`My dear sir,' said Scrooge, quickening his pace, and taking the old gentleman by both his hands. `How do you do? I hope you succeeded yesterday. It was very kind of you. A merry Christmas to you, sir.'
`Yes,' said Scrooge. `That is my name, and I fear it may not be pleasant to you. Allow me to ask your pardon. And will you have the goodness'--here Scrooge whispered in his ear.
`Lord bless me!' cried the gentleman, as if his breath were taken away. `My dear Mr Scrooge, are you serious?'
`If you please,' said Scrooge. `Not a farthing less. A great many back-payments are included in it, I assure you. Will you do me that favour?'
`My dear sir,' said the other, shaking hands with him. `I don't know what to say to such munificence.'
`Don't say anything, please,' retorted Scrooge. `Come and see me. Will you come and see me?'
`I will!' cried the old gentleman. And it was clear he meant to do it.
`Thank you,' said Scrooge. `I am much obliged to you. I thank you fifty times. Bless you!'
He went to church, and walked about the streets, and watched the people hurrying to and fro, and patted children on the head, and questioned beggars, and looked down into the kitchens of houses, and up to the windows, and found that everything could yield him pleasure. He had never dreamed that any walk--that anything--could give him so much happiness. In the afternoon he turned his steps towards his nephew's house.
He passed the door a dozen times, before he had the courage to go up and knock. But he made a dash, and did it:
`Is your master at home, my dear?' said Scrooge to the girl. Nice girl. Very.
`Where is he, my love?' said Scrooge.
`He's in the dining-room, sir, along with mistress. I'll show you up-stairs, if you please.'
`Thank you. He knows me,' said Scrooge, with his hand already on the dining-room lock. `I'll go in here, my dear.'
He turned it gently, and sidled his face in, round the door. They were looking at the table (which was spread out in great array); for these young housekeepers are always nervous on such points, and like to see that everything is right.
`Fred,' said Scrooge.
Dear heart alive, how his niece by marriage started. Scrooge had forgotten, for the moment, about her sitting in the corner with the footstool, or he wouldn't have done it, on any account.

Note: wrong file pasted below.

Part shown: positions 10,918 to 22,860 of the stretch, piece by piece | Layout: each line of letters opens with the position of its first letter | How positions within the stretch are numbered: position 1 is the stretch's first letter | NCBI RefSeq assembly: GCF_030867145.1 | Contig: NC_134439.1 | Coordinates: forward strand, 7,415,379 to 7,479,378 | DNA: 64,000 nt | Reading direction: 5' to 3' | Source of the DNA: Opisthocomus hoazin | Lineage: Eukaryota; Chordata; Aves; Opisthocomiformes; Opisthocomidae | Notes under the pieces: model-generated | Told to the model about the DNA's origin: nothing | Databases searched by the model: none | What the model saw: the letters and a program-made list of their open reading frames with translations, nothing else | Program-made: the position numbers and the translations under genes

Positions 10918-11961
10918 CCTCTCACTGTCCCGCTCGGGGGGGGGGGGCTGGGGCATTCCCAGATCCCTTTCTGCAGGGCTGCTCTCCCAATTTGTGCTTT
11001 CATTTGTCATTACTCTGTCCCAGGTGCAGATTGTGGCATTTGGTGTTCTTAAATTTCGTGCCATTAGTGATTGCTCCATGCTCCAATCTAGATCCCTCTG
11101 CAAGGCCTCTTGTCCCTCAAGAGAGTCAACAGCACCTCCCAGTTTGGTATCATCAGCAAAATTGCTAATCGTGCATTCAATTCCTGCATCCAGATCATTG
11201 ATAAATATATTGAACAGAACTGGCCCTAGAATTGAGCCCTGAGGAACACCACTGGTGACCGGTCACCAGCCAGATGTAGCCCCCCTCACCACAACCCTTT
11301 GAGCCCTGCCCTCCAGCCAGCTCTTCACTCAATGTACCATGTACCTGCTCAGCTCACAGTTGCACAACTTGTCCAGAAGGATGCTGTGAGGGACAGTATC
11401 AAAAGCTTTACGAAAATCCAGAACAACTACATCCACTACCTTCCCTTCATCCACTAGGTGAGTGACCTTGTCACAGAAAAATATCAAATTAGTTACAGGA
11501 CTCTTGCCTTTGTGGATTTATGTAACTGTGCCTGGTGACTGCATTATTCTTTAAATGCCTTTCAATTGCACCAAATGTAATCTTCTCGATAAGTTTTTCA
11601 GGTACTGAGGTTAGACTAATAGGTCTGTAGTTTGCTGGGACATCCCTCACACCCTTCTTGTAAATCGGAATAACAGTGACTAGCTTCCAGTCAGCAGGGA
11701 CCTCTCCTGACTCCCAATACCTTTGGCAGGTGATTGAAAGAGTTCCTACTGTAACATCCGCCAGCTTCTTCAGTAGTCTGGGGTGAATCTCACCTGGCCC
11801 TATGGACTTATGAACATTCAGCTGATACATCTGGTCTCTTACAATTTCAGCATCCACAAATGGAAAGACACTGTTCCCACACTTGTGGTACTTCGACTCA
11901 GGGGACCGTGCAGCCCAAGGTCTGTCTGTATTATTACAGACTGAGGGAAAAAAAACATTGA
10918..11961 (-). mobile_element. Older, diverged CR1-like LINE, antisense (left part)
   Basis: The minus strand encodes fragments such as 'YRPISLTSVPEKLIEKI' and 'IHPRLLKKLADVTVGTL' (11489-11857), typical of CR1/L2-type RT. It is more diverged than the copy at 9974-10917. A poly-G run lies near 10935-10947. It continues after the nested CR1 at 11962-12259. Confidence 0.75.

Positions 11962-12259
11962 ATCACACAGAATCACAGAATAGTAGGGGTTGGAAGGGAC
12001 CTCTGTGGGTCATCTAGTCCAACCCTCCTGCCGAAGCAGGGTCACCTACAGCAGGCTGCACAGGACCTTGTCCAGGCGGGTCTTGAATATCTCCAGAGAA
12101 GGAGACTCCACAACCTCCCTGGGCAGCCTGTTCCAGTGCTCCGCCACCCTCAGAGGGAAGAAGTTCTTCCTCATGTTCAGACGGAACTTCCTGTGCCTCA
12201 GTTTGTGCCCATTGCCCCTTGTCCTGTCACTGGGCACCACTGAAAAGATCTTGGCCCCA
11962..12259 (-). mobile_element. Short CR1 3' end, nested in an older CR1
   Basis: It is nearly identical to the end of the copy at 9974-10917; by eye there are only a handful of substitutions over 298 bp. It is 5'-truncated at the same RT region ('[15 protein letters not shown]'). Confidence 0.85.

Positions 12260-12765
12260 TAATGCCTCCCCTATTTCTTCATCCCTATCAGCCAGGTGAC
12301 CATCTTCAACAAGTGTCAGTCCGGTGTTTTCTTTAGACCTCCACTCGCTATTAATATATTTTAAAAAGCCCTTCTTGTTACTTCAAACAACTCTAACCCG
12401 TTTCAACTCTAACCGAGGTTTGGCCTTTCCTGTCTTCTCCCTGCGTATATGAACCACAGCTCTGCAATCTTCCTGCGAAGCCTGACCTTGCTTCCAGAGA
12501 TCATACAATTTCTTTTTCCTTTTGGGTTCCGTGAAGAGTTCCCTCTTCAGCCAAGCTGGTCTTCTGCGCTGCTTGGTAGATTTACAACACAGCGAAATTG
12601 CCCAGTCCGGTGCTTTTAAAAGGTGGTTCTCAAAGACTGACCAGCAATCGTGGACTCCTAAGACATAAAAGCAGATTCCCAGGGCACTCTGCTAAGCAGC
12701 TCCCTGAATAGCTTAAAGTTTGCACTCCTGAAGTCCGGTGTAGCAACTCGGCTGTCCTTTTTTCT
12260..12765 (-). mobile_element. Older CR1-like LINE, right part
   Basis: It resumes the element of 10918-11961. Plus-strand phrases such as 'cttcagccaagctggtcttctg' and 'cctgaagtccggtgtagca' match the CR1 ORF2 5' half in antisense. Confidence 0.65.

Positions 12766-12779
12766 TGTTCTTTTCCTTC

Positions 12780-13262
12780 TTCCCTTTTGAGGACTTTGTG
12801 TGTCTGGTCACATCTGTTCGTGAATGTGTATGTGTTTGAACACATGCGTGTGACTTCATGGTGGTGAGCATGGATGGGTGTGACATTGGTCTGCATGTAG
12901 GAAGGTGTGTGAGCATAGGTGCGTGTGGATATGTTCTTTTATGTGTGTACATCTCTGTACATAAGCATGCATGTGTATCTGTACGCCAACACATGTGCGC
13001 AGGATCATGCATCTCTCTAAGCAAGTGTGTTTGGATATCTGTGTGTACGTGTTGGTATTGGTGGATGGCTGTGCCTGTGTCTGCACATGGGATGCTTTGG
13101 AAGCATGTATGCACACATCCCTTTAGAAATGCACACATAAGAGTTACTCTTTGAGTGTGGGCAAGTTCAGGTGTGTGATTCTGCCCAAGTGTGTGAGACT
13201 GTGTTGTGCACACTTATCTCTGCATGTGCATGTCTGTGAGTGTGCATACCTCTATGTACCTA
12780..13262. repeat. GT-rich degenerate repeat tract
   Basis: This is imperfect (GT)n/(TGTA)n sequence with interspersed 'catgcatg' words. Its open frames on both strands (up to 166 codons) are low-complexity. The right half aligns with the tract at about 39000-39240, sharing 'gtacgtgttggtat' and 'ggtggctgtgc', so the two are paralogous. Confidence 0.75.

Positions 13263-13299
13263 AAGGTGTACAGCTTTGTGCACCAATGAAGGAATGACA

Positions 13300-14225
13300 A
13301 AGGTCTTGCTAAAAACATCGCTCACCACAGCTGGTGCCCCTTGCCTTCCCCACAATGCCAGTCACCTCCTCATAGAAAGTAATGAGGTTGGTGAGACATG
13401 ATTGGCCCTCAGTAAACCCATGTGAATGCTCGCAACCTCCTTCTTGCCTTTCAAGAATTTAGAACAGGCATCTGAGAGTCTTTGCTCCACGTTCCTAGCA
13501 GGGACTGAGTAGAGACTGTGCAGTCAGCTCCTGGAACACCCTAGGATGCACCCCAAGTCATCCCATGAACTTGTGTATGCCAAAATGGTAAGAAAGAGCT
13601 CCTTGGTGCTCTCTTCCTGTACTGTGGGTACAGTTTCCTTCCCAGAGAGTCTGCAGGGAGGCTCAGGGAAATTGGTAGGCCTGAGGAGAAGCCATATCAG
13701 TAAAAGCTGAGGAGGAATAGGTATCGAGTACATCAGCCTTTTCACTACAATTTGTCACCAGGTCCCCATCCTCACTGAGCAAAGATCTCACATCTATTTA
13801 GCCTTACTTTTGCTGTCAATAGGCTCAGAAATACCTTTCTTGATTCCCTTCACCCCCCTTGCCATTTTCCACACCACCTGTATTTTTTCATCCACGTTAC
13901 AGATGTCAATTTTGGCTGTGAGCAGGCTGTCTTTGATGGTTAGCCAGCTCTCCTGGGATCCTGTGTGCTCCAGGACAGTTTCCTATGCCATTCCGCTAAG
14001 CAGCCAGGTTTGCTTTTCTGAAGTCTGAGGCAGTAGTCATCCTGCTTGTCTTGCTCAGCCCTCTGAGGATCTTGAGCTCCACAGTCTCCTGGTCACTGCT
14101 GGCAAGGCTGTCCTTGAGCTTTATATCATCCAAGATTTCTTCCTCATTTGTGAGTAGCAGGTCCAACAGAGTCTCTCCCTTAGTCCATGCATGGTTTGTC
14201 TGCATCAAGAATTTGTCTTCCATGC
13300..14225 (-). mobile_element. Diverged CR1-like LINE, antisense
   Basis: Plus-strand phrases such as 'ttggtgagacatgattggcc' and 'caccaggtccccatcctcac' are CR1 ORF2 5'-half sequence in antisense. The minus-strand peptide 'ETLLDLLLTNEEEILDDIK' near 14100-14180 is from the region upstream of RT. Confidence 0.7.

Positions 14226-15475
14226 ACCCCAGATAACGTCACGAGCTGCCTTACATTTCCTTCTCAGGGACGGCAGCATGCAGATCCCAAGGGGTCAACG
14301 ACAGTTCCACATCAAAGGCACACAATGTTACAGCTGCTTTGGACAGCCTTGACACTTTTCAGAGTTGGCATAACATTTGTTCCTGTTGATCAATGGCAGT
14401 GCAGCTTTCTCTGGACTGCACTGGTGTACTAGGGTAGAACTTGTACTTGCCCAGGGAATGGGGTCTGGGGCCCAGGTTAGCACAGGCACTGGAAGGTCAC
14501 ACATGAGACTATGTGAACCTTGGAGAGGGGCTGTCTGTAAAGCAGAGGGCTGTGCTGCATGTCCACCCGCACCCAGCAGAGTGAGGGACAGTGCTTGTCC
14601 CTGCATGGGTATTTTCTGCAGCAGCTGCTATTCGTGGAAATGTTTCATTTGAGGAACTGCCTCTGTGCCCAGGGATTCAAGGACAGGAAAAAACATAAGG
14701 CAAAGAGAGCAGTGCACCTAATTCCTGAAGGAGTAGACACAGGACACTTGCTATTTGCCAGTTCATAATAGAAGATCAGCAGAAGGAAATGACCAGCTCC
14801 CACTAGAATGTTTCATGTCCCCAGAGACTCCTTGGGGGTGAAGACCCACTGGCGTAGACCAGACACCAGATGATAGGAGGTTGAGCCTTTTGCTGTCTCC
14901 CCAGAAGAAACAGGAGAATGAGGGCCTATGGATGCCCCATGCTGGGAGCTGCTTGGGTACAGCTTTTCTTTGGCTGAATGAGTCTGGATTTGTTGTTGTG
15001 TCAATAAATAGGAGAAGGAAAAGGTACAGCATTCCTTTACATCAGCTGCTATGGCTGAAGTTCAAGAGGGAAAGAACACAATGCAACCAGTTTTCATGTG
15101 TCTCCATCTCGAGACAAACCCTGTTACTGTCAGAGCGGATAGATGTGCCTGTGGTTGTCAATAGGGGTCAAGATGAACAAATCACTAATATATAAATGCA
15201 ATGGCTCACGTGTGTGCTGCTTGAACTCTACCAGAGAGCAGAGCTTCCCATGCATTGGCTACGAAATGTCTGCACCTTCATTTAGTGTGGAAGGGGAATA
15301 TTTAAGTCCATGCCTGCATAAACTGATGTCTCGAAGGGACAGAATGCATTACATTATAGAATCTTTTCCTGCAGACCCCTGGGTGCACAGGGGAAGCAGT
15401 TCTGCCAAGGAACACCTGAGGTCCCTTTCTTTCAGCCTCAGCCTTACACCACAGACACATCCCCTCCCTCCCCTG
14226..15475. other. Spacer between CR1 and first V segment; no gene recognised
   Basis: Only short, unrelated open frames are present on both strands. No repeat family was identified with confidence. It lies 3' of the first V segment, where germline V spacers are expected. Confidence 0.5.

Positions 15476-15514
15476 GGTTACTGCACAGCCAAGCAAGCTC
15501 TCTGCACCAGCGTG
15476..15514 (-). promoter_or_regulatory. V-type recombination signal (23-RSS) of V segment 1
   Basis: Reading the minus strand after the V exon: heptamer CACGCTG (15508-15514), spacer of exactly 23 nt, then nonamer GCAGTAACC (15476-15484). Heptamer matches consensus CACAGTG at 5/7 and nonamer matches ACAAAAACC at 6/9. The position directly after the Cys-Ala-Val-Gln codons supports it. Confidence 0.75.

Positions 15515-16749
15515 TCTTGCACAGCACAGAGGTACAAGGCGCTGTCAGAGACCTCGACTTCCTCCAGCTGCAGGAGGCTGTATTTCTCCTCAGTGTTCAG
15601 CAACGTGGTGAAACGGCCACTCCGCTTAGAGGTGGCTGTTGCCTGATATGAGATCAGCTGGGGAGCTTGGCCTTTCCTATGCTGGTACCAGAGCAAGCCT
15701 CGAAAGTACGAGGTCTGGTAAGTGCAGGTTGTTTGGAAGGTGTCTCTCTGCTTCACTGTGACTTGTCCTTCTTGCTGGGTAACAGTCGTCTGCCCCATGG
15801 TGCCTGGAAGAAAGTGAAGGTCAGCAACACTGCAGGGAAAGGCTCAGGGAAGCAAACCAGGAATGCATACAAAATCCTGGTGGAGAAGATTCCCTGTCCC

`Why bless my soul!' cried Fred, `Who's that?'
`It's I. Your uncle Scrooge. I have come to dinner. Will you let me in, Fred?'
Let him in! It is a mercy he didn't shake his arm off! He was at home in five minutes. Nothing could be heartier. His niece looked just the same. So did Topper when he came. So did the plump sister when she came. So did every one when they came. Wonderful party, wonderful games, wonderful unanimity, wonderful happiness.
But he was early at the office next morning. Oh, he was early there. If he could only be there first, and catch Bob Cratchit coming late. That was the thing he had set his heart upon.
And he did it; yes, he did. The clock struck nine. No Bob. A quarter past. No Bob. He was full eighteen minutes and a half behind his time. Scrooge sat with his door wide open, that he might see him come into the Tank.
His hat was off, before he opened the door; his comforter too. He was on his stool in a jiffy; driving away with his pen, as if he were trying to overtake nine o'clock.
`Hallo!' growled Scrooge, in his accustomed voice, as near as he could feign it. `What do you mean by coming here at this time of day?'
`I am very sorry, sir,' said Bob. `I am behind my time.'
`You are,' repeated Scrooge. `Yes. I think you are. Step this way, sir, if you please.'
`It's only once a year, sir,' pleaded Bob, appearing from the Tank. `It shall not be repeated. I was making rather merry yesterday, sir.'
`Now, I'll tell you what, my friend,' said Scrooge, `I am not going to stand this sort of thing any longer. And therefore,' he continued, leaping from his stool, and giving Bob such a dig in the waistcoat that he staggered back into the Tank again; `and therefore I am about to raise your salary.'
Bob trembled, and got a little nearer to the ruler.